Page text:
That Harvard students would flock to hear the spokesman for a bigoted nutcase and a religion of hate, let alone consider themselves “honored” by his presence, was in itself a noteworthy event. Prior to the cultural upheaval of the 1960s, which continued to loom over America like a toxic airborne event for decades to come, no such episode could have taken place in any institution of higher learning, let alone an Ivy League school.
“The minister began speaking,” West begins his account of George X’s visit.
He was an articulate and intelligent man, but when he referred to Malcolm X as a “dog,” I was startled. Though Malcolm had been shot six years earlier, his murder still felt painfully close. The minister’s speech went on, and then, for no apparent reason, he found it necessary to call Malcolm “dog” a second time. I was about to say something, but my friends, seeing I was agitated, restrained me. There were hefty Fruit of Islam guards, the paramilitary wing of the Nation, stationed at all the doors. I swallowed hard and let it pass. But the minister went out of his way to call Malcolm a “dog” for the third time, I couldn’t take it. I jumped up and spoke my mind.
I said, “Who gives you the authority to call someone who loved black people so deeply a ‘dog’? You better explain yourself.”
“Young man,” the minister said, seething with rage, “you best be careful. You’re being highly disrespectful and impudent.”
When West refused to apologize, the spokesman for the Nation of Islam threatened him: “Young brother, you’ll be lucky to get out of this building alive. And if you do manage to slip out, you’ll be gone in five days.”
Fully up to the melodrama, West proclaimed his defiance: “Well, if that’s the only response to my challenge, then I guess you’re just going to have to take me out.’”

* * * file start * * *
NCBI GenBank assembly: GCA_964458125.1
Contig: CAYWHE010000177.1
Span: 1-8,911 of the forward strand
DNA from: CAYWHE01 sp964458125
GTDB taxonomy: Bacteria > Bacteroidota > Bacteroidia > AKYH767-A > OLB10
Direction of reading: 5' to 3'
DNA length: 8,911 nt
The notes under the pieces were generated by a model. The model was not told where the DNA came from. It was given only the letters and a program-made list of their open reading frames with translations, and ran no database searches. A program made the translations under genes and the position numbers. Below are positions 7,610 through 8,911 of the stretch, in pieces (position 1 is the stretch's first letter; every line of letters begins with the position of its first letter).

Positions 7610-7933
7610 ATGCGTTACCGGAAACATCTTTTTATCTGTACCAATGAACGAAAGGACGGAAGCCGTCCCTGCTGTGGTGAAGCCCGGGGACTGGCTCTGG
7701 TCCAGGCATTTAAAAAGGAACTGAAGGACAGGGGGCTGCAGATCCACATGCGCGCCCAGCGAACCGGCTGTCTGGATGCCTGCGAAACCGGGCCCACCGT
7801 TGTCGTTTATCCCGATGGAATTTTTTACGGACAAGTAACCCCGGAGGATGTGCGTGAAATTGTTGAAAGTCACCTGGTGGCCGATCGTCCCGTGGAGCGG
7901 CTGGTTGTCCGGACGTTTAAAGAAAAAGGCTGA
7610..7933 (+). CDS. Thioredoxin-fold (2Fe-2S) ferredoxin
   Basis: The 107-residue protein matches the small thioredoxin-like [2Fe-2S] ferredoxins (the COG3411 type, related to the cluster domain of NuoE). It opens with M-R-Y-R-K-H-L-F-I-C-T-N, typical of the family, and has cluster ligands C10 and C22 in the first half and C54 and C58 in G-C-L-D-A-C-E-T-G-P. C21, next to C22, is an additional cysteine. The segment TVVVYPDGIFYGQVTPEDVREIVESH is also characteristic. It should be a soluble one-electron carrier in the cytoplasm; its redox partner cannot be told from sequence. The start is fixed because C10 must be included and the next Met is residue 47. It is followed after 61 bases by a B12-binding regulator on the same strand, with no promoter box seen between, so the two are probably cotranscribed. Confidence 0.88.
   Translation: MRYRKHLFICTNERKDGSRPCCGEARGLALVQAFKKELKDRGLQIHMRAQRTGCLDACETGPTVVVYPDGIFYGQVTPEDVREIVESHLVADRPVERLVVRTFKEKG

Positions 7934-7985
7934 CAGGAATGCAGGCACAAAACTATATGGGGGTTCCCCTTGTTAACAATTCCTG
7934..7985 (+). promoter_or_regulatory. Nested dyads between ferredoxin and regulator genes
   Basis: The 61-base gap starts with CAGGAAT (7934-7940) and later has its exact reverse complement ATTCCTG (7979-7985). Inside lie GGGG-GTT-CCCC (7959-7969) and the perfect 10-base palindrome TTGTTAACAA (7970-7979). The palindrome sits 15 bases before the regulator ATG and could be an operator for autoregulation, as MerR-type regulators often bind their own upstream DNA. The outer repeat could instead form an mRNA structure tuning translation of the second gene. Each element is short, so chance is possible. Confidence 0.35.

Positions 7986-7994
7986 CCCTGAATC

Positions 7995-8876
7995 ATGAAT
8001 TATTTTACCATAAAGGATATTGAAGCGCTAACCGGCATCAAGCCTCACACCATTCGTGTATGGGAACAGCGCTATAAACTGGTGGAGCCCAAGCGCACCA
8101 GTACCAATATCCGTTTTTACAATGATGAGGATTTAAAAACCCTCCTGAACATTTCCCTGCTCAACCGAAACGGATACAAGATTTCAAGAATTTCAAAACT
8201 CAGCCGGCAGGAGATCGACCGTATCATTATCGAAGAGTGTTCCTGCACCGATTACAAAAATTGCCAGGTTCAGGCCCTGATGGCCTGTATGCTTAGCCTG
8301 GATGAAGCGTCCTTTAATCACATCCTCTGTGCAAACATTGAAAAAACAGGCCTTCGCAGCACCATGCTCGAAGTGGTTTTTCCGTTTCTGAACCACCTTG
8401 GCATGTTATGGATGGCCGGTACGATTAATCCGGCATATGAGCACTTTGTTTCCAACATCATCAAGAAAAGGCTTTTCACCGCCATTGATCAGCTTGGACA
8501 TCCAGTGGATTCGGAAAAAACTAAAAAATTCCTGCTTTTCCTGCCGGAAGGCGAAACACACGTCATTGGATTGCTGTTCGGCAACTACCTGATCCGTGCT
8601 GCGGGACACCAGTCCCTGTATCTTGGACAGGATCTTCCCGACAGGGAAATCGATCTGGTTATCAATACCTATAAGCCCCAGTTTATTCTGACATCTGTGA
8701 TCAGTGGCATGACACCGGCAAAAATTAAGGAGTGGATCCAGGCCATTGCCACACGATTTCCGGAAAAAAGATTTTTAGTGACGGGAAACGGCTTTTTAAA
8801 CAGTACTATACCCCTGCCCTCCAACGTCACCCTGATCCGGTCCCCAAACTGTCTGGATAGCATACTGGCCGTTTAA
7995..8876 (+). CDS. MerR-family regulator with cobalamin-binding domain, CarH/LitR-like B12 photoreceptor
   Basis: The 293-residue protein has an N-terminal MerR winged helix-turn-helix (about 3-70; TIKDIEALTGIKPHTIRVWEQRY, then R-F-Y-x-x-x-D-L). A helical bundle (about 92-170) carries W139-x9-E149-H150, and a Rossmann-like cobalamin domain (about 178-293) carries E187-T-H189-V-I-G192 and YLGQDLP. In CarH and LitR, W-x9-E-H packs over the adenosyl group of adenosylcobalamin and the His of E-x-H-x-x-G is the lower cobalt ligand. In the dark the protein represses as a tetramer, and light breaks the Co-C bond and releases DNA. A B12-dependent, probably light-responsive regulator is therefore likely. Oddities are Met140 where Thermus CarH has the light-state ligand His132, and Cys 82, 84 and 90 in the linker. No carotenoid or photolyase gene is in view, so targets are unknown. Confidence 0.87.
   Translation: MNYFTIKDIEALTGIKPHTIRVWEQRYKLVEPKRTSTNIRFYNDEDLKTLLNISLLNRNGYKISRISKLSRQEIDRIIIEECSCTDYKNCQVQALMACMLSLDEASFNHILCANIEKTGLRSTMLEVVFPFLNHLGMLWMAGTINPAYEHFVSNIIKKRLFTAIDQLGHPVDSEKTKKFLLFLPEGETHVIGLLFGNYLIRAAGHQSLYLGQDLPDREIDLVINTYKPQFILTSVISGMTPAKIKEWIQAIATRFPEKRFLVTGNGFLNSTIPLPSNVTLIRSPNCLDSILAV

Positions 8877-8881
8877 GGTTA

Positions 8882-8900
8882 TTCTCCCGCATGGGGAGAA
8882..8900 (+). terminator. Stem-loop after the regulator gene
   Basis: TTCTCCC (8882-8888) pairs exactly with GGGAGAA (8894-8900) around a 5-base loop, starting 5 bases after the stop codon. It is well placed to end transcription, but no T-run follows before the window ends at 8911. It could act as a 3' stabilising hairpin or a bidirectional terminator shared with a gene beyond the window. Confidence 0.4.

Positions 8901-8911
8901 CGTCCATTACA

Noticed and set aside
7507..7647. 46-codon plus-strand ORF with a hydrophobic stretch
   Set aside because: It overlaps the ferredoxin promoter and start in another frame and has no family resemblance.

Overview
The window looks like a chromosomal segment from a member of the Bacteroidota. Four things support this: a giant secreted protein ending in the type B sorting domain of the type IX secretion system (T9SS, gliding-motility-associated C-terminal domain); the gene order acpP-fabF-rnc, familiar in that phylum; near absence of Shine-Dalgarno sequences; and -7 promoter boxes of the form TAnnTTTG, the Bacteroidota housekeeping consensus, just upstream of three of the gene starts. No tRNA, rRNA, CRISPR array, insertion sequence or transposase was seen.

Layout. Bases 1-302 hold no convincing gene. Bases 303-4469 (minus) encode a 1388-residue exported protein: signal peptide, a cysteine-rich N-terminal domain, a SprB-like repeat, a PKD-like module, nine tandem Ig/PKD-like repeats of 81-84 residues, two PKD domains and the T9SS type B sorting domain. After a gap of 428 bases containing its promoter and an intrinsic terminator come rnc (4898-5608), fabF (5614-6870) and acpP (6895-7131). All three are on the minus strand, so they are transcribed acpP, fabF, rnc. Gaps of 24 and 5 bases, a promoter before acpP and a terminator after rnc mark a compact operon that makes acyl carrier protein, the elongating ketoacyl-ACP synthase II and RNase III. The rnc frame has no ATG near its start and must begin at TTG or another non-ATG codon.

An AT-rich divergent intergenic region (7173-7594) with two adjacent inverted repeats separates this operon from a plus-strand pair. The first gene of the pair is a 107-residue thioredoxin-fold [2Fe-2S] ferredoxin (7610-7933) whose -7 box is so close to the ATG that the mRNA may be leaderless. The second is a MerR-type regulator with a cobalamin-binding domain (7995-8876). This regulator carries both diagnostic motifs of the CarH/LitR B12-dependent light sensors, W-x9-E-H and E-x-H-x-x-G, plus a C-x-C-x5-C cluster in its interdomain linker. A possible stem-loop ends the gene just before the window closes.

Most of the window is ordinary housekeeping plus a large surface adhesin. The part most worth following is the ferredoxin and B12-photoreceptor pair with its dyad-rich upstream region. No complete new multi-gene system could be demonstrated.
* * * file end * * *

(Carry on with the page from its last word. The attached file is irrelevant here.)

A striking aspect of West’s account of the incident is that it makes no mention of the well-known fact that Malcolm X was murdered by Nation of Islam assassins on a death warrant issued by Elijah Muhammad and publicly proclaimed by his lieutenant Louis Farrakhan. Why would it seem “shocking” that a Nation spokesman would refer to Malcolm as a “dog”?
The sins committed by Malcolm that warranted his execution were finally rejecting Elijah Muhammad’s racist bigotry and, worse, revealing that the honorable one was a rapist who had impregnated several adolescents in his otherwise strictly puritanical cult. West was certainly aware of these facts but fails to mention them or to explain why he would have such respect — then and now — for such violent and degenerate criminals and their defenders.
Instead, writing with 40 years’ hindsight, West actually concedes to his Muslim accuser that “[Malcolm] was wrong to have castigated the Honorable Elijah Muhammad in public,” then adds in bluesman jive, “and God knows, following Malcolm’s lead, I had hardly been discreet in castigating George X. But when the Four Tops sang ‘I Can’t Help Myself,’ they might as well have been talking about me.” (When a Harvard professor thinks and writes like this, Houston, we have a problem.)
Rescued from the lecture hall by friends, West immediately went into hiding: “I went underground. I kept moving around from dorm room to dorm room, staying with various friends who had my back. I was afraid to attend class. . . . For as long as I was on the Nation’s most wanted list, I didn’t get a good night’s sleep.”